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LARGE Fxn formula and #NUM! errors

Copper Contributor

LARGE Fxn formula and #NUM! errors

Hi

=LARGE(M3:BE3,{1,2,3,4,5}) is pulling out the 5 top values I need to calculate high point awards.

But if less than 5 values then get #NUM! error and SUM then doesn't work.

I tried to use IFERROR to add blanks but doing it wrong.

Help

3 Replies
best response confirmed by Nemera (Copper Contributor)
Solution

Re: LARGE Fxn formula and #NUM! errors

You can use the IFERROR function along with an array formula to handle situations where there are fewer than 5 values in the range.

Here is an example formula:

=IFERROR(LARGE(M3:BE3,{1,2,3,4,5}),"")

This formula will return an empty string ("") in case of an error, such as when there are not enough values in the range. You can then use this formula in your subsequent calculations without causing errors.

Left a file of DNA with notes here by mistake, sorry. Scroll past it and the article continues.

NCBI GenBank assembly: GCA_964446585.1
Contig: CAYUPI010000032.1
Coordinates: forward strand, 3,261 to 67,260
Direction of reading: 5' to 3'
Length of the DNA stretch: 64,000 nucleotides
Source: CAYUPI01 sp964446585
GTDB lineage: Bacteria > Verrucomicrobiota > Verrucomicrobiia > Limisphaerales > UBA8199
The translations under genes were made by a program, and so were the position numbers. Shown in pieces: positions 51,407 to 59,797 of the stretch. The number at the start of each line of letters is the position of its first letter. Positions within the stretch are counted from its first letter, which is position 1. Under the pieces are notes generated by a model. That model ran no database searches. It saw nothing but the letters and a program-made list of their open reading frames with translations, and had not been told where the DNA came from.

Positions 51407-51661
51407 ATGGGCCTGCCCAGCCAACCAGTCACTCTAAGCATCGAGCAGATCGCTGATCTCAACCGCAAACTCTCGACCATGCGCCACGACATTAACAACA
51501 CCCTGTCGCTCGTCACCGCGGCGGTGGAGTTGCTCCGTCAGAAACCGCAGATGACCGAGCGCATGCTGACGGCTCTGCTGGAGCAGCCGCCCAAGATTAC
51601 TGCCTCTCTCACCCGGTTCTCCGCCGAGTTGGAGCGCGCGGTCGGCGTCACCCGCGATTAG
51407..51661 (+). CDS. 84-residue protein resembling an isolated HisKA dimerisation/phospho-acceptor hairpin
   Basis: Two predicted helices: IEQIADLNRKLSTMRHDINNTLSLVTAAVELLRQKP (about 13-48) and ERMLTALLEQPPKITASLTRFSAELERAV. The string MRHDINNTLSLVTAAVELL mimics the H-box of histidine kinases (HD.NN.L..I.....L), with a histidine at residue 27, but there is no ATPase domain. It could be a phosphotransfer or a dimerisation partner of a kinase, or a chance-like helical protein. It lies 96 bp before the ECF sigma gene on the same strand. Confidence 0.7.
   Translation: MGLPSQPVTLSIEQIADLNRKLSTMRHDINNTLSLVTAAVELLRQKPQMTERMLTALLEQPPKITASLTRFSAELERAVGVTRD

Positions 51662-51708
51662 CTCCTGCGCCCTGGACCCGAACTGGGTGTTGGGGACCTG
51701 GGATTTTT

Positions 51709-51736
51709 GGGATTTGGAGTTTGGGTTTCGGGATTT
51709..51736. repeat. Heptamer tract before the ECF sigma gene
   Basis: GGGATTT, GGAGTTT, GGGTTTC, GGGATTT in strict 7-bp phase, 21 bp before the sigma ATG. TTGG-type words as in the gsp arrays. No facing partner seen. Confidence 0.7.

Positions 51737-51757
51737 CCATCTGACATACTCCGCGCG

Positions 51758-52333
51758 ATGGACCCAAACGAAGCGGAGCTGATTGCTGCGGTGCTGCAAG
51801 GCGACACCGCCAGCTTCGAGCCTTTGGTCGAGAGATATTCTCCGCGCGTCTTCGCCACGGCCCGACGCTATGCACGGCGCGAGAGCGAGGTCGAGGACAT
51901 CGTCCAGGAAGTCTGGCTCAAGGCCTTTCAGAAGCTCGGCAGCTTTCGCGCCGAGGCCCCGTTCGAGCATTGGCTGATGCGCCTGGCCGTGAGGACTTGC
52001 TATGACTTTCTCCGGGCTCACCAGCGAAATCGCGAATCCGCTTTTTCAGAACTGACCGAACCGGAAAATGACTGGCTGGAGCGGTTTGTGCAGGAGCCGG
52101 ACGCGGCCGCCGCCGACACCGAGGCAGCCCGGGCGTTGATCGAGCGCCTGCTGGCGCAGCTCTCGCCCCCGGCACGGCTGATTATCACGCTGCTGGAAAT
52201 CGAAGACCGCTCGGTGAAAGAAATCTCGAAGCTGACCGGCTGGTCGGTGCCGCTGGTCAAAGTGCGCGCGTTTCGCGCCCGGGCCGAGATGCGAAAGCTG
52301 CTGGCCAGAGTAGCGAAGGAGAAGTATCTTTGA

Remember to enter this formula as an array formula since you are using an array constant in the LARGE function. To do this, after typing the formula, instead of pressing Enter, press Ctrl + Shift + Enter. If done correctly, Excel will surround your formula with curly braces {} to indicate that it's an array formula. The text and steps were edited with the help of AI.

My answers are voluntary and without guarantee!

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Re: LARGE Fxn formula and #NUM! errors

Thanks. I didn't know about the CTRL Shift Enter. That worked perfectly

Re: LARGE Fxn formula and #NUM! errors

yw
1 best response

Accepted Solutions
best response confirmed by Nemera (Copper Contributor)
Solution

Re: LARGE Fxn formula and #NUM! errors

You can use the IFERROR function along with an array formula to handle situations where there are fewer than 5 values in the range.

Here is an example formula:

=IFERROR(LARGE(M3:BE3,{1,2,3,4,5}),"")

This formula will return an empty string ("") in case of an error, such as when there are not enough values in the range. You can then use this formula in your subsequent calculations without causing errors.

Remember to enter this formula as an array formula since you are using an array constant in the LARGE function. To do this, after typing the formula, instead of pressing Enter, press Ctrl + Shift + Enter. If done correctly, Excel will surround your formula with curly braces {} to indicate that it's an array formula. The text and steps were edited with the help of AI.

My answers are voluntary and without guarantee!